Last but definitely not least was the legends EPMD (which stands for Erick and Parrish Making Dollars) made up of the rappers Erick Sermon (“E Double”) and Parrish Smith (“PMD”) and DJ Diamond that hell from Brentwood New York. This is where our hip-hop lesson begins. But not where it ended. Because throughout their performance, not only were they playing their hits, but they were also teaching lessons. Lesson 1. Pure New York Hip hop. Say we don’t rhyme over vocals. As noted earlier in the article. It's doesn't help. Lesson 2. Hip-Hop means you have a dj. And it was with this lesson that DJ Diamond showed his mastery of the turn tables by scratching and even doing various tricks while the spotlight was on him. And last but not least. Lesson 3: Never forget the ones who came before you. EPMD ran thru some of the most classic Hip-Hop tracks, that no matter what generation you’re from, no matter what side of the train tracks you’re from. You respect it. Cause it’s Hip-Hop!
So that sums up Hip-Hop 918 2023. You can’t tell that you don’t have a reason to go next time. It’s a free event that celebrates one of the biggest genres in the world. And you get to see some of the legends in the game do what they do best. Hip-Hop. Just as important, you get to appreciate the amazing hip-hop scene and artists that we have right here in Tulsa. Continue to support these artists by showing up to their shows and buying their music and merch. And by the time that the next Hip-Hop 918 rolls around you’ll be a believer that Tulsa IS SO HIP-HOP!
If you ever had the honor of being invited to a dj noname. event then you know just how huge of a deal it is. It’s like the Don Corleone sending you an invitation. And if The Don sends you an invitation, then you go. It’s an offer you can’t refuse. So, when I got the text from The Don, dj noname. I greatly obliged to show up to what was the dj noname. Residency at Mercury Lounge.
“It's not personal, it's business”. And for dj noname. business is good. He’s worked with the best artists in Oklahoma. I’m talking Steph Simon, 1st Verse, Earl Hazard, Bambi, DialTone, and the list goes on. And let’s not forget Snackin’ With Flavor with Keng Cut. It’s a masterpiece that stands alone in the dj noname. trophy case. And the unreleased projects are just as talked about as the tapes that are out. Another thing is that he also takes care of business as seen with his proud to pay campaign on BandCamp. Let's be honest. You get more money from BandCamp than you do from streaming. It's not even close for an independent artist. And those that know, know, It's good business.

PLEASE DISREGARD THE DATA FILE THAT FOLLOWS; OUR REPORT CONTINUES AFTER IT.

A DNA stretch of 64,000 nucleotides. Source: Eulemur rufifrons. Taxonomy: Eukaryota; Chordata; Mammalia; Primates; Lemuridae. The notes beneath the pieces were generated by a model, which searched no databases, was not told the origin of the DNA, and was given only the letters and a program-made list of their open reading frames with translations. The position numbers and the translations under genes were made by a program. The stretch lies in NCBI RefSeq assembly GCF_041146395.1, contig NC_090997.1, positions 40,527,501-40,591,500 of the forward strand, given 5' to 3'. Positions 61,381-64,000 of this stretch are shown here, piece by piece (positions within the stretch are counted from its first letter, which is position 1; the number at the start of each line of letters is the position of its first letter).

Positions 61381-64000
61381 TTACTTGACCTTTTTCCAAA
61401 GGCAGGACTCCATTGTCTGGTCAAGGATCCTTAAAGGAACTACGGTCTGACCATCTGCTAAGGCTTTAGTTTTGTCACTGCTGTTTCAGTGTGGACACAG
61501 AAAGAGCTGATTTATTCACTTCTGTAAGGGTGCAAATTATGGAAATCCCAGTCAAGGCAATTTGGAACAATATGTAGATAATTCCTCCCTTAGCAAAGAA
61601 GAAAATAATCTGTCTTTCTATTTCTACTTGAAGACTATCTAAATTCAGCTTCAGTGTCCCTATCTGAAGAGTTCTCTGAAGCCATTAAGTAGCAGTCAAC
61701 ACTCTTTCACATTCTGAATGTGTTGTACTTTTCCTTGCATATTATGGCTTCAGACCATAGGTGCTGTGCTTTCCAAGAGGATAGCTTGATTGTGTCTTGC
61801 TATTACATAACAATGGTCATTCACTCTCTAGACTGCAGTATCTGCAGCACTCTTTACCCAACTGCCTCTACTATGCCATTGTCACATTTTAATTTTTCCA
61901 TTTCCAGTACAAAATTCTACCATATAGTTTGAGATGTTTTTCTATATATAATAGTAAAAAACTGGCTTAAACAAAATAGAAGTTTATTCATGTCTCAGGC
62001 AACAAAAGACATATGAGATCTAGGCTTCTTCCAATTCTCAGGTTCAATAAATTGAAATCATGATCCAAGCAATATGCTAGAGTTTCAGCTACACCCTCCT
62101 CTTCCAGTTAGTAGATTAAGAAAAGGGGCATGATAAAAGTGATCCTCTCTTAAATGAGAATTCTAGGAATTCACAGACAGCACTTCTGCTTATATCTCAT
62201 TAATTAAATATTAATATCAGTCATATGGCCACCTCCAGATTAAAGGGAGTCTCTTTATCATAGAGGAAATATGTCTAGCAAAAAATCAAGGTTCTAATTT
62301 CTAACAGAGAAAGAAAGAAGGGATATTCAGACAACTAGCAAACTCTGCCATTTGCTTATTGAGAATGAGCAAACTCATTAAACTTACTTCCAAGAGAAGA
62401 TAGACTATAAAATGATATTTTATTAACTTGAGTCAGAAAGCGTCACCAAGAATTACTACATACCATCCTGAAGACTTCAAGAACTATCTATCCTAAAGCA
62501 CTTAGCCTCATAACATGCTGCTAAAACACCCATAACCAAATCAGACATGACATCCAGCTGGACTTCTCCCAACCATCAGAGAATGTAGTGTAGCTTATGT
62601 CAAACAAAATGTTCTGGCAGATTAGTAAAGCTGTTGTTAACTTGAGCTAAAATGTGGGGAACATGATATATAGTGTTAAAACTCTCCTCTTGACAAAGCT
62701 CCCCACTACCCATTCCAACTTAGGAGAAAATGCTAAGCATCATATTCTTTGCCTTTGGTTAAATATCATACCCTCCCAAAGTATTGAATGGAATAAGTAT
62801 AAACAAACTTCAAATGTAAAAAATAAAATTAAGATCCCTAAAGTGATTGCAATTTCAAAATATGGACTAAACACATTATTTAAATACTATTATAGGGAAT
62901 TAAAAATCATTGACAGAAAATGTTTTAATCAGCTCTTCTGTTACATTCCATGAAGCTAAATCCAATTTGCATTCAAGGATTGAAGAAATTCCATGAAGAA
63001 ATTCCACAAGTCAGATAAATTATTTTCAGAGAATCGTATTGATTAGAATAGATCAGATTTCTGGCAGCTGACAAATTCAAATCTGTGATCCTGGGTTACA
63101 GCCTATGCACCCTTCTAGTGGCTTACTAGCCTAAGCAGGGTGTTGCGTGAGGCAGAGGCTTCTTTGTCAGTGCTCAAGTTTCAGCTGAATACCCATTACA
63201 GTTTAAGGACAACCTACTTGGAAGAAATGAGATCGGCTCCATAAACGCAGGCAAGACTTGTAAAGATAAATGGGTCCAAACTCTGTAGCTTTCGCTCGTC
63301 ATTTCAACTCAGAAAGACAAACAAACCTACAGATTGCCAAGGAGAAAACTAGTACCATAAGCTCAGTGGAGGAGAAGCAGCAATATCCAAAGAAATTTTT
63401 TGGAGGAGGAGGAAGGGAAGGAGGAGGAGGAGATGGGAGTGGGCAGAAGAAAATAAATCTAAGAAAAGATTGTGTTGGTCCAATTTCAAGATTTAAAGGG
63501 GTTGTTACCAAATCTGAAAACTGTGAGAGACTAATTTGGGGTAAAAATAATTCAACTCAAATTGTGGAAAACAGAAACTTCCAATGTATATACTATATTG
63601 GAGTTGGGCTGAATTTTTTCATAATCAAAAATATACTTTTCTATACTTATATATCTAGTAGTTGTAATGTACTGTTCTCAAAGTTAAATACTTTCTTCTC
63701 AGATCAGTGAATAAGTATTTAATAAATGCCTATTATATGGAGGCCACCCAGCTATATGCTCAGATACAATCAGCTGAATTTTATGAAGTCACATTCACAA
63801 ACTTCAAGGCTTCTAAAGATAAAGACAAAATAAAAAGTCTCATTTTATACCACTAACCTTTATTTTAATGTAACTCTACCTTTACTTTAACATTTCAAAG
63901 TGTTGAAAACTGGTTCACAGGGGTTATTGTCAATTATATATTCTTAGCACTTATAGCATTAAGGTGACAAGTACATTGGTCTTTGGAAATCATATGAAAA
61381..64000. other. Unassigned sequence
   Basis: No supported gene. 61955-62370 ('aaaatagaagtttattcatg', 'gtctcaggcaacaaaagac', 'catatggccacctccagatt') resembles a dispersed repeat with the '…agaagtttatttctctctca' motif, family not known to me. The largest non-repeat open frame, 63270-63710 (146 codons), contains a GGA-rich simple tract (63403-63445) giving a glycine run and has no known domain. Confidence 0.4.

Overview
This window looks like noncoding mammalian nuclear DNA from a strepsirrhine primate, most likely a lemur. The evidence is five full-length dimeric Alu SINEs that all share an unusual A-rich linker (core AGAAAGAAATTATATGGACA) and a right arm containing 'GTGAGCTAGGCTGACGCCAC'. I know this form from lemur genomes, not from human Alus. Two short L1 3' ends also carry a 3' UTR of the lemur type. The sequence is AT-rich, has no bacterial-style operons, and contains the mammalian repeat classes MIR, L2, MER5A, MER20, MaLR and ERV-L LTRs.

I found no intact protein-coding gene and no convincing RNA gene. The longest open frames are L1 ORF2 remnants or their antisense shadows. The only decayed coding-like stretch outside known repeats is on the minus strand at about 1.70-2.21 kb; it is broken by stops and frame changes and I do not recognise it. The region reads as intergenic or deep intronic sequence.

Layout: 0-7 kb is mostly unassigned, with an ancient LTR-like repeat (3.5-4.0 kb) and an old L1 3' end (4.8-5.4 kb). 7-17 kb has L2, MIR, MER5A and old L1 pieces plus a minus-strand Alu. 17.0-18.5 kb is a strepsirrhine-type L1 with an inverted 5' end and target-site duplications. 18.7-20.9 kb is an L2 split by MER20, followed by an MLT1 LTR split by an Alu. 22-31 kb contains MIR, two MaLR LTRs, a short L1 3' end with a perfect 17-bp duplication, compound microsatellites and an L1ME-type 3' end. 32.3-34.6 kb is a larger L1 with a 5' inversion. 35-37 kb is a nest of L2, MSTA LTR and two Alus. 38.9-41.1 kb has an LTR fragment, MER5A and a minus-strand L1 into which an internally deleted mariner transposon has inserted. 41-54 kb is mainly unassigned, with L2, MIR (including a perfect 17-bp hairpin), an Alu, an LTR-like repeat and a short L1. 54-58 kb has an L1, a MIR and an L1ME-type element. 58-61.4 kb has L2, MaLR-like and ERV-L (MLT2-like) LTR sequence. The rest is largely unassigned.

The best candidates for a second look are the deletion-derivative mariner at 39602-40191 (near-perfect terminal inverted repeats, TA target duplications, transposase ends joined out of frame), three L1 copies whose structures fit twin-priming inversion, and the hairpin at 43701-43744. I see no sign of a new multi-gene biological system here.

"Power Wears Out Those Who Do Not Have It." And dj noname. has the power. It shows, especially when it comes to his residency shows. It’s nothing but heavy hitters! The level of talent that he is able to get on one ticket speaks to just how much power he has. Every time I go to a show and speak to an artist about how they first collaborated with dj noname., the conversations usually start with, “noname. sent me these beats and I was inspired.” And it's this inspiration that has gotten artists to start recording again or even back on stage. Even the audience members are filled with people who come to show their respect for an artist who has the power to make things happen. The man has his own socks! Tell me one dj in the game that has power like that.
“Just When I Thought I Was Out, They Pull Me Back In." That’s how you feel when you go to a dj noname. show. Just when you think there is no other way the night can get better, dj noname. always throws in a curve ball. For example, unreleased tracks. I remember hearing “Best Mood” by Steph Simon at a dj noname. show., I swear I was close to leaving the party, but was pulled back in when the beat came on. "I'm the throwin' money out the sunroof, feel like I caught my second wind, I'm in my best mood, if I don't touch a mil this year, it's cause I touched 2". That's a short recap of how it went down. Everyone in the crowd rapping that part, while people who may have never heard the song watched in awe. And that’s what happens at a dj noname. show. You don’t wanna leave.
"Some day, and that day may never come, dj noname will call upon you.” Trust me. You don’t want to let down The Don. He has the power, he has the juice in the town. It's shown be his consistency to get some of the best artists in the town to not only jump on his tapes but to also come out and perform. So go! The music is going to pull you in. And if you haven’t gotten an invitation yet, don’t worry. It’s not personal. Show up anyway and believe me one day you gonna get that message. And when you do. Do me a favor, and answer the call.
And until then.... I'm in my "Best Mood".